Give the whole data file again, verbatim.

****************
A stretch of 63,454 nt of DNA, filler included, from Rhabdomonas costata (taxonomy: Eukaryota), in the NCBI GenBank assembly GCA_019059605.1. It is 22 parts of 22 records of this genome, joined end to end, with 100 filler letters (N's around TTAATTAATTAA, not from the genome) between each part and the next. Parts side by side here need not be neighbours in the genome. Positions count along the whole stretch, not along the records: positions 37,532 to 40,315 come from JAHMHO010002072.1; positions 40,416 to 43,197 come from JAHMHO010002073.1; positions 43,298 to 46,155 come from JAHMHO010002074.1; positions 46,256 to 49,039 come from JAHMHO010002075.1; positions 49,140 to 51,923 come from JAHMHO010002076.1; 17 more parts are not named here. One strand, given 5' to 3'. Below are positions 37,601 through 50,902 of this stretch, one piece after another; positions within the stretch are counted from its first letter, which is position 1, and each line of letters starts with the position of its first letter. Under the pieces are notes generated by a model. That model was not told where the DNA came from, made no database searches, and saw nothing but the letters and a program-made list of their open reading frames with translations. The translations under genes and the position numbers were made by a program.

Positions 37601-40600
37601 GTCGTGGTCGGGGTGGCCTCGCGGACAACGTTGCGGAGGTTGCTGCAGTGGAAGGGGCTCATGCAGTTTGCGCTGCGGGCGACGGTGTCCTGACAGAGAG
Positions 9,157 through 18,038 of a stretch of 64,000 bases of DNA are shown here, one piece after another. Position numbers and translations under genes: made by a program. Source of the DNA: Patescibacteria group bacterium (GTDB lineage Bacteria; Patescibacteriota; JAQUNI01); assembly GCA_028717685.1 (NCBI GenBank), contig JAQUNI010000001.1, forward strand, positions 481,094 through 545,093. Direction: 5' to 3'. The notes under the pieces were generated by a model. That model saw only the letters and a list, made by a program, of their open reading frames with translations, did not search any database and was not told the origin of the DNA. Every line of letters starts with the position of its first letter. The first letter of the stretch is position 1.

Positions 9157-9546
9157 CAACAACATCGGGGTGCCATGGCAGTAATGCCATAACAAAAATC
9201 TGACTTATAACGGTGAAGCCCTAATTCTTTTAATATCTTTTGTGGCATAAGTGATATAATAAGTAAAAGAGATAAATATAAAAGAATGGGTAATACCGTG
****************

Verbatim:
A stretch of 63,454 nt of DNA, filler included, from Rhabdomonas costata (taxonomy: Eukaryota), in the NCBI GenBank assembly GCA_019059605.1. It is 22 parts of 22 records of this genome, joined end to end, with 100 filler letters (N's around TTAATTAATTAA, not from the genome) between each part and the next. Parts side by side here need not be neighbours in the genome. Positions count along the whole stretch, not along the records: positions 37,532 to 40,315 come from JAHMHO010002072.1; positions 40,416 to 43,197 come from JAHMHO010002073.1; positions 43,298 to 46,155 come from JAHMHO010002074.1; positions 46,256 to 49,039 come from JAHMHO010002075.1; positions 49,140 to 51,923 come from JAHMHO010002076.1; 17 more parts are not named here. One strand, given 5' to 3'. Below are positions 37,601 through 50,902 of this stretch, one piece after another; positions within the stretch are counted from its first letter, which is position 1, and each line of letters starts with the position of its first letter. Under the pieces are notes generated by a model. That model was not told where the DNA came from, made no database searches, and saw nothing but the letters and a program-made list of their open reading frames with translations. The translations under genes and the position numbers were made by a program.

Positions 37601-40600
37601 GTCGTGGTCGGGGTGGCCTCGCGGACAACGTTGCGGAGGTTGCTGCAGTGGAAGGGGCTCATGCAGTTTGCGCTGCGGGCGACGGTGTCCTGACAGAGAG
Positions 9,157 through 18,038 of a stretch of 64,000 bases of DNA are shown here, one piece after another. Position numbers and translations under genes: made by a program. Source of the DNA: Patescibacteria group bacterium (GTDB lineage Bacteria; Patescibacteriota; JAQUNI01); assembly GCA_028717685.1 (NCBI GenBank), contig JAQUNI010000001.1, forward strand, positions 481,094 through 545,093. Direction: 5' to 3'. The notes under the pieces were generated by a model. That model saw only the letters and a list, made by a program, of their open reading frames with translations, did not search any database and was not told the origin of the DNA. Every line of letters starts with the position of its first letter. The first letter of the stretch is position 1.

Positions 9157-9546
9157 CAACAACATCGGGGTGCCATGGCAGTAATGCCATAACAAAAATC
9201 TGACTTATAACGGTGAAGCCCTAATTCTTTTAATATCTTTTGTGGCATAAGTGATATAATAAGTAAAAGAGATAAATATAAAAGAATGGGTAATACCGTG